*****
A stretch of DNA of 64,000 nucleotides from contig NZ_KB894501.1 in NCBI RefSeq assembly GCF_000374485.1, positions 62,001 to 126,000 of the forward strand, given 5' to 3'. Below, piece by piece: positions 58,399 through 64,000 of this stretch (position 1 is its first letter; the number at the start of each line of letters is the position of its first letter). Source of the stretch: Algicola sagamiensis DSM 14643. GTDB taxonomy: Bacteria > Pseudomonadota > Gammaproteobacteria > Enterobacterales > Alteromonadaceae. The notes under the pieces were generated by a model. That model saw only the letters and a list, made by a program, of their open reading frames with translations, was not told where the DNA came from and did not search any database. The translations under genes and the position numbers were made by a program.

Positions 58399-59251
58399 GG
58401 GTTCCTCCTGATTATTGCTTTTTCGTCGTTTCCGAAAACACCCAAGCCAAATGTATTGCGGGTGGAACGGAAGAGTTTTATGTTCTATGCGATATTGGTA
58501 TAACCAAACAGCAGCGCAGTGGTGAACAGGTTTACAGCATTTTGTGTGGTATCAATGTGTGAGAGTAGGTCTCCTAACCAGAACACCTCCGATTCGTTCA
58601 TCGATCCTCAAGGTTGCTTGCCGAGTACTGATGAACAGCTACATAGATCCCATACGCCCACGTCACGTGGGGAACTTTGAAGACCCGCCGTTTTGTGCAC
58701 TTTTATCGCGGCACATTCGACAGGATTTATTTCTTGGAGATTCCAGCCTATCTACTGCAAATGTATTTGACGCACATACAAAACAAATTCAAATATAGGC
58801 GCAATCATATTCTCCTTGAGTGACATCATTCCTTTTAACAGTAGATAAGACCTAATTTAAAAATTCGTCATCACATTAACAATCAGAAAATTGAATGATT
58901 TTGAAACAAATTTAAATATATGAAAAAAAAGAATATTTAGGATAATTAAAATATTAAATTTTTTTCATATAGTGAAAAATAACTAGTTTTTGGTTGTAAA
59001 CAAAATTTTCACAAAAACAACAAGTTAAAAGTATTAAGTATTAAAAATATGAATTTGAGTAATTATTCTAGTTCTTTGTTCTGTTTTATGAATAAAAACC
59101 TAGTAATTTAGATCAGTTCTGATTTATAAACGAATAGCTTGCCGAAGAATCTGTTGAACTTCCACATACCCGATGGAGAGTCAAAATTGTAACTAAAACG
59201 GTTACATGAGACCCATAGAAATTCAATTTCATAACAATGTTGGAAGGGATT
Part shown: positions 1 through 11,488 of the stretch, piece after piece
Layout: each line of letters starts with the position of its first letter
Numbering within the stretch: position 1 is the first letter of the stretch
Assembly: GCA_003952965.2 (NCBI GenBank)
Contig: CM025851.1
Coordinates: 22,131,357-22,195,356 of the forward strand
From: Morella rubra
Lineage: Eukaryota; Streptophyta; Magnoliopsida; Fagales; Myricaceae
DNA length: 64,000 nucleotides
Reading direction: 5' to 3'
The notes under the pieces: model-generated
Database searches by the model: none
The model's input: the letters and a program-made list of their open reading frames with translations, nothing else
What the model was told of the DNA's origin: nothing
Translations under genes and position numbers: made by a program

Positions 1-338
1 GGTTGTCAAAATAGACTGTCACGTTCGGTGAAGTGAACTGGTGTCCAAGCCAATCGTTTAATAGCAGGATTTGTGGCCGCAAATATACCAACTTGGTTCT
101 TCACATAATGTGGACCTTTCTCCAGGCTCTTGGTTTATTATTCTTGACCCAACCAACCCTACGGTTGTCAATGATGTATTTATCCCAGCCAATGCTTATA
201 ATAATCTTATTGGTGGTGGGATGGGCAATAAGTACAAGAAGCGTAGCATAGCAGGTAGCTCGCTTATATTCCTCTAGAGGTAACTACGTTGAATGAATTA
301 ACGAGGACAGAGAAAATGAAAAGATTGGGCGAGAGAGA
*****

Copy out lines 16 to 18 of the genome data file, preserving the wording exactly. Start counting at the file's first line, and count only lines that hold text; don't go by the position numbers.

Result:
Assembly: GCA_003952965.2 (NCBI GenBank)
Contig: CM025851.1
Coordinates: 22,131,357-22,195,356 of the forward strand